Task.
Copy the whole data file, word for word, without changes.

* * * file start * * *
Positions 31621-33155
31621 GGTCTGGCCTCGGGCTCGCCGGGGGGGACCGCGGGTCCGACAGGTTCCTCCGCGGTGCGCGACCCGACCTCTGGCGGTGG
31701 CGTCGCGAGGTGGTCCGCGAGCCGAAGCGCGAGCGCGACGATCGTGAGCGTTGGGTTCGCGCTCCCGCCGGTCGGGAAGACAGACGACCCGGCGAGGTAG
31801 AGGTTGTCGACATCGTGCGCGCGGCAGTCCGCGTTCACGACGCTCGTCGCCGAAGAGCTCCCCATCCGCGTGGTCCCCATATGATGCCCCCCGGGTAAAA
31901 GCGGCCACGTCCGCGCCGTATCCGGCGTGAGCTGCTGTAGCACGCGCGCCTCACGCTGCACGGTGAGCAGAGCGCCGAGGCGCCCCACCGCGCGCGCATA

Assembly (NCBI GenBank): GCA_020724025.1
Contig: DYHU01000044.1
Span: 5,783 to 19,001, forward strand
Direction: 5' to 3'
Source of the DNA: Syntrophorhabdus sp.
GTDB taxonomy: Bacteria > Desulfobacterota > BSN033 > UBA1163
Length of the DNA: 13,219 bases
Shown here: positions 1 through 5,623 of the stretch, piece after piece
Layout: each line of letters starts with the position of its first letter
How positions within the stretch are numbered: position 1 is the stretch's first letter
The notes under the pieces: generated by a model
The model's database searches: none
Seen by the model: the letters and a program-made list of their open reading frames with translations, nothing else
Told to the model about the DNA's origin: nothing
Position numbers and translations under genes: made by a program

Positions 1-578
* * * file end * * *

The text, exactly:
Positions 31621-33155
31621 GGTCTGGCCTCGGGCTCGCCGGGGGGGACCGCGGGTCCGACAGGTTCCTCCGCGGTGCGCGACCCGACCTCTGGCGGTGG
31701 CGTCGCGAGGTGGTCCGCGAGCCGAAGCGCGAGCGCGACGATCGTGAGCGTTGGGTTCGCGCTCCCGCCGGTCGGGAAGACAGACGACCCGGCGAGGTAG
31801 AGGTTGTCGACATCGTGCGCGCGGCAGTCCGCGTTCACGACGCTCGTCGCCGAAGAGCTCCCCATCCGCGTGGTCCCCATATGATGCCCCCCGGGTAAAA
31901 GCGGCCACGTCCGCGCCGTATCCGGCGTGAGCTGCTGTAGCACGCGCGCCTCACGCTGCACGGTGAGCAGAGCGCCGAGGCGCCCCACCGCGCGCGCATA

Assembly (NCBI GenBank): GCA_020724025.1
Contig: DYHU01000044.1
Span: 5,783 to 19,001, forward strand
Direction: 5' to 3'
Source of the DNA: Syntrophorhabdus sp.
GTDB taxonomy: Bacteria > Desulfobacterota > BSN033 > UBA1163
Length of the DNA: 13,219 bases
Shown here: positions 1 through 5,623 of the stretch, piece after piece
Layout: each line of letters starts with the position of its first letter
How positions within the stretch are numbered: position 1 is the stretch's first letter
The notes under the pieces: generated by a model
The model's database searches: none
Seen by the model: the letters and a program-made list of their open reading frames with translations, nothing else
Told to the model about the DNA's origin: nothing
Position numbers and translations under genes: made by a program

Positions 1-578